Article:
Want more information on the conference? Check out the agenda and then register today. And don't forget to reserve your hotel room at the beautiful and centrally located Crystal Gateway Marriott. Please book through our Marriott reservations page or call 888-236-2427 and let the reservation specialist know that you are attending AFBLC 2016. Be sure to indicate that you are staying at the Crystal Gateway Marriott as there are two Marriott hotels in Crystal City.

Special Thanks to Our Conference Sponsors
JPMorgan Chase & Co.
Delta Gamma
Consumer Technology Association (CTA) and CTA FoundationTM
CTIA, The Wireless Association
Freedom Scientific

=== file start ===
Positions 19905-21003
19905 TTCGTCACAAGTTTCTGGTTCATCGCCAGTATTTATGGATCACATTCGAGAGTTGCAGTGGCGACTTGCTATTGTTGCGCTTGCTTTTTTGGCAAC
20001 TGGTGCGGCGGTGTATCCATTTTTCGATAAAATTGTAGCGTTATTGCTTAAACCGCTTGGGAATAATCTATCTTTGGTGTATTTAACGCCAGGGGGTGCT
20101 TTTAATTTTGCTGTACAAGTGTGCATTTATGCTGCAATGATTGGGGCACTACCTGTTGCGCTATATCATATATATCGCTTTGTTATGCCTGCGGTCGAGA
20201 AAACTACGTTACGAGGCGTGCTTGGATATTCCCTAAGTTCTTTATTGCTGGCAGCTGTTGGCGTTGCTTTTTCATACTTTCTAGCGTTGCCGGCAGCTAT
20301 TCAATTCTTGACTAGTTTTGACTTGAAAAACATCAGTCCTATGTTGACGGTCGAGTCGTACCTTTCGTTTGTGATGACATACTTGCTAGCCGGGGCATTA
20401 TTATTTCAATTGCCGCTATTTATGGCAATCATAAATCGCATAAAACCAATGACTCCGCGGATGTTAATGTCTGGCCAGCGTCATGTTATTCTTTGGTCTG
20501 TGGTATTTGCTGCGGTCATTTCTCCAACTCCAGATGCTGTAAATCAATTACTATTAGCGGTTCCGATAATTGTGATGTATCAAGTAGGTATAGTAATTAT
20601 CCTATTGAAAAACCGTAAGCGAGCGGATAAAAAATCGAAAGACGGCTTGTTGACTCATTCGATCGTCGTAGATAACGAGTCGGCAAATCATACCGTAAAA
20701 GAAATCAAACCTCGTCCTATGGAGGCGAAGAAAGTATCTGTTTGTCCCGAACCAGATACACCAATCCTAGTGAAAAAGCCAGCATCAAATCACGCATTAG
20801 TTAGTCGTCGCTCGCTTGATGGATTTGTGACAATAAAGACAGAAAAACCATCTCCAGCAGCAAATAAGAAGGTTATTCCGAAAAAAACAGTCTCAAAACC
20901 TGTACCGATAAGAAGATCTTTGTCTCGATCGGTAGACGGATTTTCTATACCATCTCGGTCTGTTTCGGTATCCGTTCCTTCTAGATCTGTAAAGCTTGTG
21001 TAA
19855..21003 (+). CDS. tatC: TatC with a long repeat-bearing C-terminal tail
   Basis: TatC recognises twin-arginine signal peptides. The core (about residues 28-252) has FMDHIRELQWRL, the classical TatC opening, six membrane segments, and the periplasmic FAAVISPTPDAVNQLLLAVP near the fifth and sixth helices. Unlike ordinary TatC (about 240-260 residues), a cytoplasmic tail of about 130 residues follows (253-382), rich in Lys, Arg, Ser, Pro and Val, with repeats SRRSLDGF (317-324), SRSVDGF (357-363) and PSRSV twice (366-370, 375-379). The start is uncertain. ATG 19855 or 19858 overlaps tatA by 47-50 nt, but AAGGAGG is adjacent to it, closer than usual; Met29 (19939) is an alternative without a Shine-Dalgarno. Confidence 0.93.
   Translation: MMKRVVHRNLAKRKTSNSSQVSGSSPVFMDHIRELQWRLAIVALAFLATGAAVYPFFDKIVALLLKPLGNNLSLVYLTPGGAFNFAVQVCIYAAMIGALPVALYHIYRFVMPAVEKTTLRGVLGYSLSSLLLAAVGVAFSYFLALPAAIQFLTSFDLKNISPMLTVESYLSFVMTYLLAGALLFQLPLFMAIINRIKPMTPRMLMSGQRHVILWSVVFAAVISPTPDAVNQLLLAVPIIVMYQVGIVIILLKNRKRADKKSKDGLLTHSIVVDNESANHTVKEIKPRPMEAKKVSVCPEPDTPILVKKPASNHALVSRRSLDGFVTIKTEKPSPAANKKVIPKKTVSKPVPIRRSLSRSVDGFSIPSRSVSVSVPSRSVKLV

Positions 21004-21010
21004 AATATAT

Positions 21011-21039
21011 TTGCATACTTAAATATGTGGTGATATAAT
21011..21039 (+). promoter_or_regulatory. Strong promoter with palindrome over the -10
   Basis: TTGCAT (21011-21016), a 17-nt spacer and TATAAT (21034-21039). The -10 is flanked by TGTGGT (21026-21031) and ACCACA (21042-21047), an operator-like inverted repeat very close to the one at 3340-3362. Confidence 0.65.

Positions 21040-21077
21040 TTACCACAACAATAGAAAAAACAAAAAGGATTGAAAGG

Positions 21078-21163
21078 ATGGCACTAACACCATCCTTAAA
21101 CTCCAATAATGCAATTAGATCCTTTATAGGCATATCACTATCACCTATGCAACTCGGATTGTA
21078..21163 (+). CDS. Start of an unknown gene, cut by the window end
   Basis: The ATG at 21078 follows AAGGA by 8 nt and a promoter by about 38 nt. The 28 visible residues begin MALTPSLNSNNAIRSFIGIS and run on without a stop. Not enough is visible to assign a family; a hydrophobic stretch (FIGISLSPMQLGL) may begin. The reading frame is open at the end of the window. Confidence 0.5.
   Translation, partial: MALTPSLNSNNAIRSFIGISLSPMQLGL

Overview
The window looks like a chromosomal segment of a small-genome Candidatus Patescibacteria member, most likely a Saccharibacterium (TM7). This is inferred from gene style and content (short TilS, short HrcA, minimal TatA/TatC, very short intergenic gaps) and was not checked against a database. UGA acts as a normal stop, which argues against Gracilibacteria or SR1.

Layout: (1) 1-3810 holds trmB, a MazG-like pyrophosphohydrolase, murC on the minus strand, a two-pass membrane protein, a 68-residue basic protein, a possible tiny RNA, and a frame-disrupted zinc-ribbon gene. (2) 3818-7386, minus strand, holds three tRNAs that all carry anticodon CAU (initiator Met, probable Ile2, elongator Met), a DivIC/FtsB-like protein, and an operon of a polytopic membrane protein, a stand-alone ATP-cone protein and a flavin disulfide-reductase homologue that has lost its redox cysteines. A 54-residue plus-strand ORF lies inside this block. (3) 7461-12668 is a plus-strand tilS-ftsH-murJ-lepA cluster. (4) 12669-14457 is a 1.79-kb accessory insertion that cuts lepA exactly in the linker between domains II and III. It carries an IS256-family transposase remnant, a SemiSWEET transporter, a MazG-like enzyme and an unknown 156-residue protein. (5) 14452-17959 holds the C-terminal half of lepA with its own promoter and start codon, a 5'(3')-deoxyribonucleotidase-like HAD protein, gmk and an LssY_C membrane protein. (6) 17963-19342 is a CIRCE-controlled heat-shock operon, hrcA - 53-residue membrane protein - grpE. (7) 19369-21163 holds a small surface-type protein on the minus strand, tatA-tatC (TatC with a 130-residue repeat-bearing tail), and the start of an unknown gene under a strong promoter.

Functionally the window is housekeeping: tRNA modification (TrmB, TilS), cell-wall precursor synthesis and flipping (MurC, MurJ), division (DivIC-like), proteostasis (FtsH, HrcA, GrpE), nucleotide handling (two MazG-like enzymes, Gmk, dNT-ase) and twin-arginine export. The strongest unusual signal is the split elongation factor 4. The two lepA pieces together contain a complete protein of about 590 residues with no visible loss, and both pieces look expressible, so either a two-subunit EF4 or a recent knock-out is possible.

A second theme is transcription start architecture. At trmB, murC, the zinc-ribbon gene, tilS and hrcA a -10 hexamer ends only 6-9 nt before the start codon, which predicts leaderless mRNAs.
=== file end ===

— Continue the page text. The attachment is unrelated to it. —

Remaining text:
LifeScience Technologies
ABD Direct

We are also grateful to APH, sponsor of Cerebral/Cortical Visual Impairment: A National Conversation, and to the National Research and Training Center (NRTC) on Blindness and Low Vision at Mississippi State University, Older Individuals Who Are Blind Training and Technical Assistance Center, U. S. Department of Education RSA Grant # H177Z150003, a sponsor of the aging track sessions.

Conference Recaps
Readers Want to Know

Valentine's Day Ideas for Friends and Family Who Are Blind or Visually Impaired

Helen Keller quotation on a silver bracelet
heart-shaped necklace with Helen Keller quote

With Valentine's Day right around the corner, there's still time to share the love with beautiful Helen Keller-themed gifts that help support the American Foundation for the Blind and its programs. Plus, all jewelry is on sale for a limited time. You can choose from a sterling silver ribbon-heart necklace inscribed with Helen Keller's quote "The best and most beautiful things in the world cannot be seen or even touched, they must be felt with the heart" or a striking silver cuff bracelet with the same quote.